Brussels, 2 December 2009
Copenhagen conference must produce global, ambitious and comprehensive agreement to avert dangerous climate change
The European Commission today underlined the crucial importance of reaching a global, ambitious and comprehensive climate agreement at the UN climate change conference in Copenhagen on 7-18 December. The European Union will be working to achieve maximum progress towards finalisation of an ambitious and legally binding global climate treaty to succeed the Kyoto Protocol in 2013. The conference must settle the key political elements of the treaty and set up a process and mid-2010 deadline for completing the full text. The Copenhagen agreement must also incorporate a 'fast start' deal allowing for immediate implementation or preparation of certain actions, including financial assistance to least developed countries. Commission President José Manuel Barroso and Environment Commissioner Stavros Dimas will both participate in the conference, as will some 90 other world leaders.
President Barroso said: "In Copenhagen world leaders must take the bold decisions needed to stop climate change from reaching the dangerous and potentially catastrophic levels projected by the scientific community. We must seize this chance to keep global warming below 2°C before it is too late. But Copenhagen is also an historic opportunity to draw the roadmap to a global low-carbon society, and in so doing unleash a wave of innovation that can revitalise our economies through the creation of new, sustainable growth sectors and "green collar" jobs. The European Union has set the pace with our unilateral commitment to cut emissions 20% by 2020 and our climate financing proposals for developing countries. We will be ready to scale up our emission reduction to 30% provided our partners in both the developed and the developing world take on their fair share of the global effort."
Commissioner Dimas added: "I very much welcome that several major partners including the US and China have recently put concrete emission targets or actions on the table. The scientific evidence tells us that to keep global warming below 2°C, industrialised countries must cut their emissions to 25-40% below 1990 levels by 2020 while developing countries need to hold their emissions growth at some 15-30% below projected levels in 2020. However, the aggregate offers from developed countries still fall well short of the level of ambition needed, so I urge those countries with weak targets to improve them. Moreover a number of provisions in the current negotiating texts would have the effect of reducing developed countries' targets in practice. These provisions must be tightened up in Copenhagen. Ensuring the environmental integrity of the future treaty is of paramount importance to the EU."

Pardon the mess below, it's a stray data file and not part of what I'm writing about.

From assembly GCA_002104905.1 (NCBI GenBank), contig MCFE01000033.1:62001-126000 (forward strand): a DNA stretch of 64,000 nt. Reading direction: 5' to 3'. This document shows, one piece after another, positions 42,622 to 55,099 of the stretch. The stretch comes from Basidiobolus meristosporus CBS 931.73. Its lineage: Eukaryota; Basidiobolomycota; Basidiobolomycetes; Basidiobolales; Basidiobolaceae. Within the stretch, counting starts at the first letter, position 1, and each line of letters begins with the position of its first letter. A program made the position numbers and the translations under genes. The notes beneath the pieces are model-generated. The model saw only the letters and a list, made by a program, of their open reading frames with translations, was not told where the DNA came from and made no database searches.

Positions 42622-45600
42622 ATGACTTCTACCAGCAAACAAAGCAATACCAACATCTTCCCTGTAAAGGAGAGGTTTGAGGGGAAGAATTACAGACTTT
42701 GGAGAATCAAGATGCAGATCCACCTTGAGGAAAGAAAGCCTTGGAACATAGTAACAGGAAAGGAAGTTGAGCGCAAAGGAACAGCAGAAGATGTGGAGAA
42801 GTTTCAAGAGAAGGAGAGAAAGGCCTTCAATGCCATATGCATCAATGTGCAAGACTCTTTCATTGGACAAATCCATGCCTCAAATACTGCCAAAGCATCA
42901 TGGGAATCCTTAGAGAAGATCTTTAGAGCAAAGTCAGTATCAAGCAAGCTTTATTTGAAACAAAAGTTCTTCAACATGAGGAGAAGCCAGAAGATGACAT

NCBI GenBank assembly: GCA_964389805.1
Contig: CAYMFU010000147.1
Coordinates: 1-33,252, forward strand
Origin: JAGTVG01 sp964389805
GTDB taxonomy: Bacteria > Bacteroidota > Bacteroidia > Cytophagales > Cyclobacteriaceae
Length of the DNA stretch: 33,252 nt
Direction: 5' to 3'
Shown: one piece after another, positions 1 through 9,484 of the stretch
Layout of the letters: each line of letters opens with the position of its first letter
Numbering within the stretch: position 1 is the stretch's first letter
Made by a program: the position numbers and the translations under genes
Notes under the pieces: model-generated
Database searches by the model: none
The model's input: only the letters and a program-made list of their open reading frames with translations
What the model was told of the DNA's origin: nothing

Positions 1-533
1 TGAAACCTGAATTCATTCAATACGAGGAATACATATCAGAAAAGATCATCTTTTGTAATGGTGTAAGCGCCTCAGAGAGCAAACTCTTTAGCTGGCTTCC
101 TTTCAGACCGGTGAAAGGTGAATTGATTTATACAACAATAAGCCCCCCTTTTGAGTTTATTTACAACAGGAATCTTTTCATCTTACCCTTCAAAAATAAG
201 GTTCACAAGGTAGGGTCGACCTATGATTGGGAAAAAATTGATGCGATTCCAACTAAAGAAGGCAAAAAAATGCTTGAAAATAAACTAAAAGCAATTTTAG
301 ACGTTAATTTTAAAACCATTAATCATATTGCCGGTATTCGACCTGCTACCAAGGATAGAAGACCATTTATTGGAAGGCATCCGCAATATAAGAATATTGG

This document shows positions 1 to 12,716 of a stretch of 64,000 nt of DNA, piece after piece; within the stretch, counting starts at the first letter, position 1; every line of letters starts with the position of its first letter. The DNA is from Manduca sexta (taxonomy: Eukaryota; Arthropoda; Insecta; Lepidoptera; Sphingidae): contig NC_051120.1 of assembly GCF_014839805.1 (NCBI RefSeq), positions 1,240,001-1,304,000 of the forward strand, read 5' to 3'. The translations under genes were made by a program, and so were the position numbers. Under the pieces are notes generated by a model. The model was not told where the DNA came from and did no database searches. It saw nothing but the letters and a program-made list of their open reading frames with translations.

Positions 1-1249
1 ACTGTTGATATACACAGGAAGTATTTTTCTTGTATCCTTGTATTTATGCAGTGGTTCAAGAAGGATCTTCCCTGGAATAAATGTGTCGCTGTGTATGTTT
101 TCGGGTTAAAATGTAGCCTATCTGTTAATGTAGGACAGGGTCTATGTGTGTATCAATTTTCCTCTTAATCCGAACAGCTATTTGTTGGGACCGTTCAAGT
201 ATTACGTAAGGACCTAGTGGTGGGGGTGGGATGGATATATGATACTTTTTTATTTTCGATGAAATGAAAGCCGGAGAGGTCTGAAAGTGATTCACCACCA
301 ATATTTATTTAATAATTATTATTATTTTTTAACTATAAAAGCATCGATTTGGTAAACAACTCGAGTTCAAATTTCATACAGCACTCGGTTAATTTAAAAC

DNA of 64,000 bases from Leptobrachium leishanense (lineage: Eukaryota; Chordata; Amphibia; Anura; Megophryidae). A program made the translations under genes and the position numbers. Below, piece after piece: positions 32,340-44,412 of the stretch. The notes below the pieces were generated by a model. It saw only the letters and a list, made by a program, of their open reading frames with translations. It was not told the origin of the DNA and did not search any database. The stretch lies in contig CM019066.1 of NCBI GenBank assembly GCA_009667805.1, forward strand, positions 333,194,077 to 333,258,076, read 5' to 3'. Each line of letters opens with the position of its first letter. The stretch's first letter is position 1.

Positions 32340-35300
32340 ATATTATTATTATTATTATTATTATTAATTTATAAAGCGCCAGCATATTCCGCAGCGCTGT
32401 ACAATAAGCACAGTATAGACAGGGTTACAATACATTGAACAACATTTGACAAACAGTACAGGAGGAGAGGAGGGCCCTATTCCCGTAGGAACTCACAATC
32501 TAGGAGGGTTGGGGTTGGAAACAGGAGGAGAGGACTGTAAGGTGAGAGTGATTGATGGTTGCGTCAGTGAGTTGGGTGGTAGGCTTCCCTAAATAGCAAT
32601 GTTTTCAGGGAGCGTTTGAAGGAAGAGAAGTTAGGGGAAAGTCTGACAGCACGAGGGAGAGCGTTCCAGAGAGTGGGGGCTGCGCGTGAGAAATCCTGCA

International negotiations were launched at the end of 2007 to draw up a United Nations agreement on tackling climate change for the period after 2012, when the first commitment period of the Kyoto Protocol expires. For the European Union, these negotiations must result in a comprehensive, ambitious, fair, science-based and legally binding global treaty.
Given the slow progress made in the negotiations to date, and a lack of consensus about the shape of the eventual agreement, it is now unlikely that the treaty can be finalised in Copenhagen as originally planned.
The EU's goal at the conference is therefore to make as much progress as possible towards a full treaty and to reach an ambitious and comprehensive political agreement covering all its key elements as well as a ‘fast start’ deal (see ).
For just over the first week of the conference, until 15 December, the negotiations will take place at official level. These will be followed, from 16 December until the end of the conference on 18 December, by a high-level segment. This will initially involve ministers and Commissioner Dimas, but from 17 December world leaders are invited to join them. More than 90 have already accepted, including President Barroso.
Commissioner Dimas will arrive in Copenhagen on 12 December to participate in an informal international ministerial meeting the next day hosted by Connie Hedegaard, the Danish minister who will also chair the UN conference. Ms Hedegaard has been designated Commissioner for climate action in the next European Commission.
The Swedish EU Presidency and the European Commission will be jointly responsible for negotiating on behalf of the EU in Copenhagen.
The EU ‘Troika’, comprising Sweden, the Commission and Spain (as the next EU Presidency), will hold daily press briefings at 1400. These will be streamed live and on demand on the website of the UN climate change convention at .
EU press pack for Copenhagen:
DG Environment Copenhagen page: